The change has brought up a number of emotions – some expected and some quite unexpected. I expected to feel sad to say goodbye to employers who have been good friends to me during a period of my life when I needed the kind of job they offered and who’ve been patient and understanding. I expected to feel excited at my new prospects. I expected to feel a bit of frenzy in getting tasks finished up. And I’m feeling all of these emotions.

What I didn’t expect is to feel oddly irritable. Some of this is because I’d have handled the new hire process more efficiently; some because I feel really sympathetic toward my employers for the difficult transition; some because the hiring process has consumed more hours than I expected and I’ll have to put in some overtime to get things in proper order for leaving. But this evening as I was driving home, I realized that much of this irritation is due to some deeper job frustrations that I’ve been suppressing for quite a few years. Odd how long you can put up with jobs that really don’t fit; strange how this gets so much harder when you no longer need to.

A few weeks from now the transition will be done. I’ll be in an exciting new job and hopefully my current bosses will have found someone they like who’ll bring new energy to their office. Leaving can be hard, but change is an terrific opportunity.

Innovation

Friday, January 5th, 2007

I just read Tom Kelley‘s The Art of Innovation. Kelley is the general manager of IDEO, one of the world’s most innovative design firms, and his book talks about how IDEO goes about creating the products for which it is famous. Here is IDEO’s methodology:

1. Understand the market, the client, the technology, and the perceived constraints on the problem.
2. Observe real people in real-life situations to find out what makes them tick: what confuses them, what they like, what they hate, where they have latent needs not adressed by current products and services.
3. Visualize new-to-the-world concepts and the customers who will use them.
4. Evaluate and refine the prototypes in a series of quick iterations.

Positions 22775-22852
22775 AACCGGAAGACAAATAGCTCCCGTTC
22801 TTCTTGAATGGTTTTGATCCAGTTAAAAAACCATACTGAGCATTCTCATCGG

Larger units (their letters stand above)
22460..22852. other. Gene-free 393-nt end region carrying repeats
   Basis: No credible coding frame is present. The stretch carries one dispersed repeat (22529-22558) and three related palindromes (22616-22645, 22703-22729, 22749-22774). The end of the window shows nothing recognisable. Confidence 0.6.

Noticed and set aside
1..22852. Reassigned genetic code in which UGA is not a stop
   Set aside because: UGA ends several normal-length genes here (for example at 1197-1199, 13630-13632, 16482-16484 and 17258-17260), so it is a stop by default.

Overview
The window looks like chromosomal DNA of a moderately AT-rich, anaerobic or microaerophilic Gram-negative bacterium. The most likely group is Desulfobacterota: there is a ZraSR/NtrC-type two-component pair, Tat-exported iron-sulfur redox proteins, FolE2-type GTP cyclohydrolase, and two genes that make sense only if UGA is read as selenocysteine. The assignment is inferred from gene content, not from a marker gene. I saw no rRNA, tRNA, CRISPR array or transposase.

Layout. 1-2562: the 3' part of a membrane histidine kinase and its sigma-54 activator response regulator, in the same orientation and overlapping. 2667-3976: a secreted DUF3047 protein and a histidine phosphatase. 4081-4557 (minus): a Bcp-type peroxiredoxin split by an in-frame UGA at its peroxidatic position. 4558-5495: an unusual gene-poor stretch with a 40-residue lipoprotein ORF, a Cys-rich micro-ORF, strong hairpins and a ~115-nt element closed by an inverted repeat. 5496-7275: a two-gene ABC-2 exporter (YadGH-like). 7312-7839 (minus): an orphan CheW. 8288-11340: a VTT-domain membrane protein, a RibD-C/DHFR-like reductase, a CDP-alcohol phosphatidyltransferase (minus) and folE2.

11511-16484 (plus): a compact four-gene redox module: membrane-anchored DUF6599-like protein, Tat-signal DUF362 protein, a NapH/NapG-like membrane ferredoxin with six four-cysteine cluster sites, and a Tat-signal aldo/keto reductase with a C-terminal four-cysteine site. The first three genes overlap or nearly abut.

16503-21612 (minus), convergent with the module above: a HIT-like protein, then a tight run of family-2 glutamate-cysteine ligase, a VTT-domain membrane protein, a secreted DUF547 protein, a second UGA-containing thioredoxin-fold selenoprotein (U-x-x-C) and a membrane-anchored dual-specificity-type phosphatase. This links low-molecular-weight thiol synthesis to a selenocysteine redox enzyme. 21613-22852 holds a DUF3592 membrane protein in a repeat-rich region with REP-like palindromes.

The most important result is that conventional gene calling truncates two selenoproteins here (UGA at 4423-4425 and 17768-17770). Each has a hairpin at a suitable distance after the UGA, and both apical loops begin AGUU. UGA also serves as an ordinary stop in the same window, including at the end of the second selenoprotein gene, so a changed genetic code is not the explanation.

5. Implement the new concept for commercialization. (pp. 5-6)

Although most of what IDEO does is product design, the methodology is applicable to architecture and interior design as well. In fact, the book has a chapter that offers guidance on designing workplaces that foster innovation. IDEO’s key points in this chapter are to create flexible and movable neighborhoods that encourage interaction among employees, give people control over their spaces, ensure that the space tells the company’s story, and keep it simple.

As an example of the kind of flexibility and simplicity that makes for an innovative workplace, Kelley relates a time when an employee brought a number of 15″ foam cubes into the office. Everyone liked the cubes so much that the company ordered hundreds more. The lightweight cubes are now used as stools, stacked to create stadium seating, topped with boards to create tables, stacked into partitions and walls to form impromptu meeting areas, and incorporated into large models to help the teams work through design problems. The extreme fluidity of the IDEO office promotes interaction, brainstorming, and the free flow of ideas.

IDEO is an unusually creative firm and not all businesses require that level of creativity. But to compete in today’s market, all firms have to know their markets, be able to visualize beyond what they currently do, and create new products and services quickly. Innovation is the key and is no longer limited to traditionally creative industries – even firms that have not thought of themselves as creative or collaborative could benefit from Kelley’s approach. Architects and designers can help them bring this about through workplace design.

December ‘06 index

Wednesday, January 3rd, 2007

Resource index

Monday, January 1st, 2007

Index to posts containing resource links:

Ceilings

Directories

Glass

Hardware

Kitchen & Bath

Lighting

Office

Software

Sustainable design

Wood